japonisme: 4/29/07 - 5/6/07

05 May 2007

where the lanterns glow

At the beginning of the century, during the 'Meiji' era in Japan, Japan exported many singers and musicians to the west, who had a great deal of influence on turn-of- the-century composers, especially in Europe (Puccini, Ravel and Debussy being the most prominent.) In the U. S., music with "oriental" titles began to appear, but in most cases, this was an excuse to produce staccato notes in the upper register of the piano.

["Yo-San, A Japanese Intermezzo Two Step"] is the exception, and actually echoes a Japanese popular song of the era (which itself had been influenced by American music of thirty years before). [note the various different songs with similar or exact titles. note the 'half-will- bradley-half-kimono dress.]

The end of the nineteenth century and the beginning of the twentieth saw a great deal of interest in Japanese culture in the arts. Puccini wrote "Madame Butterfly", Gilbert & Sullivan wrote "The Mikado" and singers and dancers from Japan toured America and Europe to tremendous critical acclaim.

The popular arts were not immune from this interest: prior to 1905 the musical play "The Mayor of Tokio" played all over the country to large crowds, and the overture was recorded by Vess Ossman, playing banjo for Columbia Records. There was even a popular candy-bar called "Sa-Yo" with the picture of a Japanese maid on the wrapper. This ragtime excursion into orientalia shows the tremendous breadth of Henry Lodge's talent. Starting with themes from "The Mikado" he quickly develops a gentle syncopation which manages to sustain the oriental feeling while becoming a robust rag. (more)

in fact, much of what was written, of what is shown here (just a begin- ning), is a fine combination of ragtime from the african south, "tin pan alley" from the eastern european northeast, and, well.... japonisme -- the asian west coast. immigrants celebrating diversity.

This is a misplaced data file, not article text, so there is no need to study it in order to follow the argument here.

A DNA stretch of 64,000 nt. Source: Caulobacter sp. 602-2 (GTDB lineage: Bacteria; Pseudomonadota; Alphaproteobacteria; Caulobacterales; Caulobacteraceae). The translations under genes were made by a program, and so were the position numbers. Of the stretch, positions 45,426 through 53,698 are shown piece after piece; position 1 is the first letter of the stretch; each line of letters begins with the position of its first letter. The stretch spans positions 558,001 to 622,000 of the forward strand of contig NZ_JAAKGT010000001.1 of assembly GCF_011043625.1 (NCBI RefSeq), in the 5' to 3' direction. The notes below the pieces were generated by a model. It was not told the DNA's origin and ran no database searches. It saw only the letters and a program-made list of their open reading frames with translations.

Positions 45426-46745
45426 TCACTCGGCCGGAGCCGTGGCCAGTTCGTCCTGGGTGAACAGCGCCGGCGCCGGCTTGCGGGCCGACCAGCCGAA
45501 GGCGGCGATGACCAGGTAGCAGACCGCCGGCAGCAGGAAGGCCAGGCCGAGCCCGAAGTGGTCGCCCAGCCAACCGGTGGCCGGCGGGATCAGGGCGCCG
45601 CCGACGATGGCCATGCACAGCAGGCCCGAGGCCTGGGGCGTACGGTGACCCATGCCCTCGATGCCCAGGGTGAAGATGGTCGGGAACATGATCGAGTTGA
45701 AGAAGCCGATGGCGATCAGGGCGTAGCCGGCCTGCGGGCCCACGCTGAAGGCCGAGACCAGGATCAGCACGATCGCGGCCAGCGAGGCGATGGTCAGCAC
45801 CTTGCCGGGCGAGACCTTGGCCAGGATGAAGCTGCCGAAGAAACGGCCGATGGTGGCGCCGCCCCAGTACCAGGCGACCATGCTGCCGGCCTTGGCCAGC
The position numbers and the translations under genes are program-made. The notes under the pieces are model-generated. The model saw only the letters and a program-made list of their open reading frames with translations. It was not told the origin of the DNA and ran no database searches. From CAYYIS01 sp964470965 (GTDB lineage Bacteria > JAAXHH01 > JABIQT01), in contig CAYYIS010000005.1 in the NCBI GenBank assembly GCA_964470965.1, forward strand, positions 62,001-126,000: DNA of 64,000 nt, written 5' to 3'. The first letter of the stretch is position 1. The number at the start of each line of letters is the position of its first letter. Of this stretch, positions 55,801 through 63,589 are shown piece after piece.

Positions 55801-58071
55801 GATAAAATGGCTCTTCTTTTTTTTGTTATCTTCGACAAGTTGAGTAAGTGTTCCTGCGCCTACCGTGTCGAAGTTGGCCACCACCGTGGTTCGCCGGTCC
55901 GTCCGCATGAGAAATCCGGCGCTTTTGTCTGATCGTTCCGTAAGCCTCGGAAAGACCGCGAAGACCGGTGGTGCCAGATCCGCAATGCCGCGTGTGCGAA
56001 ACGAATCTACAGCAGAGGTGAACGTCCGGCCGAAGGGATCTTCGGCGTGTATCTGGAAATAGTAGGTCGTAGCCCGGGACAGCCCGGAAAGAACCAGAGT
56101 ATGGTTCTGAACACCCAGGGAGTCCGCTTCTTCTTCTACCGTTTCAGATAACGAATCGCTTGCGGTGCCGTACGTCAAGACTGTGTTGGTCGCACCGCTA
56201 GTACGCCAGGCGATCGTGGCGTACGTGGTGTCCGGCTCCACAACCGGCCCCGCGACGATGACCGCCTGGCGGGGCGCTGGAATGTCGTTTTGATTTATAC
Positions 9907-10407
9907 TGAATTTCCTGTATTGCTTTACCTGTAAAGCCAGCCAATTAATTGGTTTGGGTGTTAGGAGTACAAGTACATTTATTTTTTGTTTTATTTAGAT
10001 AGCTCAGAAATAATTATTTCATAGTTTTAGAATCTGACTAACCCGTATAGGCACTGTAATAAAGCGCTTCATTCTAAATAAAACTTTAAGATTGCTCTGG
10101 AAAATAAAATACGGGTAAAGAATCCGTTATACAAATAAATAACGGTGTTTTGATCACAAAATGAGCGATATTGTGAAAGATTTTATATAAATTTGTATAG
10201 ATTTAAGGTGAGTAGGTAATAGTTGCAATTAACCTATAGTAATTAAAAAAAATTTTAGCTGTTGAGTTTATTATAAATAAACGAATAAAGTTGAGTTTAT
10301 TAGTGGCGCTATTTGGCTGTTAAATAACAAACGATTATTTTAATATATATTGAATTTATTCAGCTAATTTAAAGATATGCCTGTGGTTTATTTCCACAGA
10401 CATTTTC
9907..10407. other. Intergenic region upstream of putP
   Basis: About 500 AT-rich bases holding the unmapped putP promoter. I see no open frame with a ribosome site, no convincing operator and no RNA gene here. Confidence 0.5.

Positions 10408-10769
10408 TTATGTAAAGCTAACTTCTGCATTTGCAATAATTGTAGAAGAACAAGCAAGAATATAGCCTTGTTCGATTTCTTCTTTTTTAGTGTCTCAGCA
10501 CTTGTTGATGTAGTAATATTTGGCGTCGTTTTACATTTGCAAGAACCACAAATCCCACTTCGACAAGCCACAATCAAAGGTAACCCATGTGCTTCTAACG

03 May 2007

safety glass

these are kageyama, the stencils with which kimono fabric is made.

this is kimono fabric.

edouard benedictus was a designer of fabric and wallpaper patterns.

his rug designs are of my favorites. here are some. and here is where to get in touch with the arts and crafts home, which grows more comprehensive all the time, with biographies of the artists/craftspeople of the period, and and increasingly wide selection of examples.

he also coordinates a service wherein rugs of distant eras can be woven anew for you. god i wish i was rich.

so why, you might ask, is this post entitled 'safety glass'? In 1903, a French chemist called Edouard Benedictus dropped a glass flask on the floor of his laboratory. The flask shattered but, to Benedictus's surprise, the glass did not fly apart. Rather, the shards and splinters stayed together in the shape of the original flask. The flask had contained a solution of cellulose nitrate. A thin film of this chemical had been left behind in the flask and formed a lining. This lining was strong enough to hold the glass together when it broke. Benedictus kept and labelled the interesting flask. He thought little more of it until a few weeks later, when he read of two accidents in which motorists had crashed and been seriously injured by flying glass. (more)

yup. same guy.

Labels: , ,

01 May 2007

first there is a mountain

then there is no mountain

then there is

Labels: ,

30 April 2007

bringing it home

i found a very interesting resource today via designers' block.

it's the stencil library (click the logo below), and i've only represented the barest minimum of their offerings (coloring mine).

and apparently the woman who does stencil library also has started a blog which, even at first glance, is heartbreakingly lovely: design inspiration.

i won't display any of the offerings as i think i've enough art here already, but.....

check them out.


29 April 2007

mum's the word

they don't know who made this print, so they don't know when. the japanese chrysanthemum.

this one they do know, it's from the late 1800s, and it's by bairei kono, creator of lovely, simple images of fruits, vegetables, flowers, puppies, and other familiars of everyday life, seen unadorned, and beautifully.

in 1893, keika hasegawa put out his '100 chrysanthemums.' i can find no reference to anything else he ever did, nor anything about him. but i like his mums.

it was 1904 when seguy put out his art nouveau flower pouchoirs, and lithographs. japonisme in full... uh... bloom.

jo worked in the 1920s and 30s in japan, though it has been suggested that he may not be japanese. but don't you love that little grasshopper.

shodo kawarazaki's two prints come out of the 1950s, a tradition worth keeping, kept.

and this is from 1995, and not from japan at all, but much of this artist's work shows a clear understanding of the sensibility.

many thanks to cerf à paillettes for turning me on to robert kushner.

when japan did what it inadvertently did to teach us seeing, it left a lasting impression.

Labels: , , , , , ,

newer posts older posts